Sony dropped the case last month. Some speculate that this was the result of the bad publicity accumulating regarding the hefty six-figure fine that would have been levied against the elderly defendant. Had it gone to court, Abrams and others believe MediaSentry would have been subjected to the Texas licensing law because the digital evidence was gathered by a digital forensic consulting firm acting on behalf of a client.

So you see, those of you who thought this was pointless as a tactic or a side detail missed the cluetrain on this one. It is potentially a knockout blow to MediaSentry as far as current cases in any state with such a law on the books. As the article points out, the purpose of such laws requiring professionals is to ensure the integrity of evidence by ensuring that skilled people are collecting it. And as you've noticed, there is a need for that.

Update 2: Here are links to exhibits:

Jacobson Exhibit 6 [ ]

Jacobson Exhibit 10 [ ]

Jacobson Exhibit 11 [ ]

Jacobson Exhibit 12 [ ]

Jacobson Exhibit 13 [ ]

Jacobson Exhibit 14 [ ]

Here's the New York General Business Law [ ] Media Sentry is accused of violating, by the way -- Sections 70, 71 and 83 are the pertinent sections -- and here's the memorandum of law in the NYS case:


Attorney for Defendant
[address, phone]







07 CV 321 (CLB)




Defendant's attorney, Richard A. Altman, submits this memorandum of law in support of this motion to exclude testimony and evidence from plaintiffs' private investigator.



New York General Business Law 70 subd. 2 reads in pertinent part as follows:

No person, firm, company, partnership, limited liability company or corporation shall engage in the business of private investigator...without having first obtained from the department of state a license so to do, as hereinafter provided, for each bureau, agency, sub-agency, office and branch office to be owned, conducted, managed or maintained by such person, firm, company, partnership, limited liability company or corporation for the conduct of such business.

G.B.L. 71 subd. 1 reads in pertinent part as follows:




1. "Private investigator" shall mean and include the business of private investigator and shall also mean and include, separately or collectively, the making for hire, reward or for any consideration whatsoever, of any investigation, or investigations for the purpose of obtaining information with reference to any of the following matters, notwithstanding the fact that other functions and services may also be performed for fee, hire or reward...the identity, habits, conduct, movements, whereabouts, affiliations, associations, transactions, reputation or character of any person, group of persons, association, organization, society, other groups of persons, firm or corporation; the credibility of witnesses or other persons...or the securing of evidence to be the trial of civil or criminal cases. (emphasis added).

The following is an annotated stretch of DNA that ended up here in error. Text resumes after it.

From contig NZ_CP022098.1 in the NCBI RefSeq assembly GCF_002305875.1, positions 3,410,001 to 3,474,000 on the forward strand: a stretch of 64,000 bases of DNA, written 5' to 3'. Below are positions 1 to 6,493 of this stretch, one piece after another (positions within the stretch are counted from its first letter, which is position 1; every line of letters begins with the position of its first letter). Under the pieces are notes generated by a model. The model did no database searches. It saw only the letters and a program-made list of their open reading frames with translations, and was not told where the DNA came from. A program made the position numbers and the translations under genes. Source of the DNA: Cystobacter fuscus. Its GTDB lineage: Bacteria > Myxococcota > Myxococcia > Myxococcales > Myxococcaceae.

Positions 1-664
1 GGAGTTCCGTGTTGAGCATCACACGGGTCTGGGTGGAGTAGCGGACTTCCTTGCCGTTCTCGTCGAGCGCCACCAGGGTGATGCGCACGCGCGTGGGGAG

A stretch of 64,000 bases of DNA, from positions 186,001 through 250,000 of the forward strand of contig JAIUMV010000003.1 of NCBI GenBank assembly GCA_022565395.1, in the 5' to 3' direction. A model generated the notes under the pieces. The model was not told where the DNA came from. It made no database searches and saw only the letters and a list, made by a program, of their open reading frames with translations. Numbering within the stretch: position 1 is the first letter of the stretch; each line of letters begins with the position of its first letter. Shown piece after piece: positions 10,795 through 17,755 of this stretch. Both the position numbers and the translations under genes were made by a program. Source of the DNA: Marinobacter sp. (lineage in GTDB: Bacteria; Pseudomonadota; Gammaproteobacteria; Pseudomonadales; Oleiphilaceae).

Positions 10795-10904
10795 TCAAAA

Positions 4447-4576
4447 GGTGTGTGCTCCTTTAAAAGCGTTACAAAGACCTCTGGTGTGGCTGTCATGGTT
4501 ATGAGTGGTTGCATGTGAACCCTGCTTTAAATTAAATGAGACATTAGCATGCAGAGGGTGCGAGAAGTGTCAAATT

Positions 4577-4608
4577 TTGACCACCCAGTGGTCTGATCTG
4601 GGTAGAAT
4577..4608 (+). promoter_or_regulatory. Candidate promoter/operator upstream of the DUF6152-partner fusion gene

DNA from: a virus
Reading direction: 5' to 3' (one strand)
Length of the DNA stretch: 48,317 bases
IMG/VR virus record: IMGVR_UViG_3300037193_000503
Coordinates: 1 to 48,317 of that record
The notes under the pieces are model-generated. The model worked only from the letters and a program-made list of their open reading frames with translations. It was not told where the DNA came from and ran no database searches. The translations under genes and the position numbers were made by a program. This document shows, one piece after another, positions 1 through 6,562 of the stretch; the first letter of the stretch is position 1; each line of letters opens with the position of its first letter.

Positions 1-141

A private investigator who operates without a license is guilty of a Class B misdemeanor. G.B.L. 70 subd. 4. Cf. Madden v. Creative Services, 84 N.Y.2d 738, 747, 622 N.Y.S.2d 478, 482-83 (1995)("Those who attempt an unlawful intrusion by fraud, trespass or force, and those in complicity with them, may face criminal penalties; private investigators are additionally subject to license revocation or, if unlicensed, criminal sanctions").

There is an exemption from the licensing requirement for attorneys and their full-time employees, but the exemption does not extend to private investigators who work for attorneys as contractors. Section 83 reads in pertinent part:

Nothing in this article...contained [shall] be construed to affect in any way attorneys or counselors at law in the regular practice of their profession, but such exemption shall not enure to the benefit of any employee or representative of such attorney or counselor at law who is not employed solely, exclusively and regularly by such attorney or counselor at law.

Accordingly, the activities of plaintiffs' unlicensed private investigator, Media Sentry, violate New York State law, and therefore no testimony or evidence gathered in the course of their investigation should be admissible. The company clearly falls within the definition, in that its primary function is "the securing of evidence to be used in the trial of a[]." Illegally obtained evidence is not admissible in a civil case, cf. One 1958 Plymouth Sedan v. Pa., 380 U.S.




693 (1965)(exclusionary rule applies in civil forfeiture proceedings), and it should not be admissible here.

Accordingly, any and all evidence and testimony obtained by Media Sentry should be excluded.

Dated: New York, New York
January 28, 2008


Attorney for Defendant

02:12 AM EST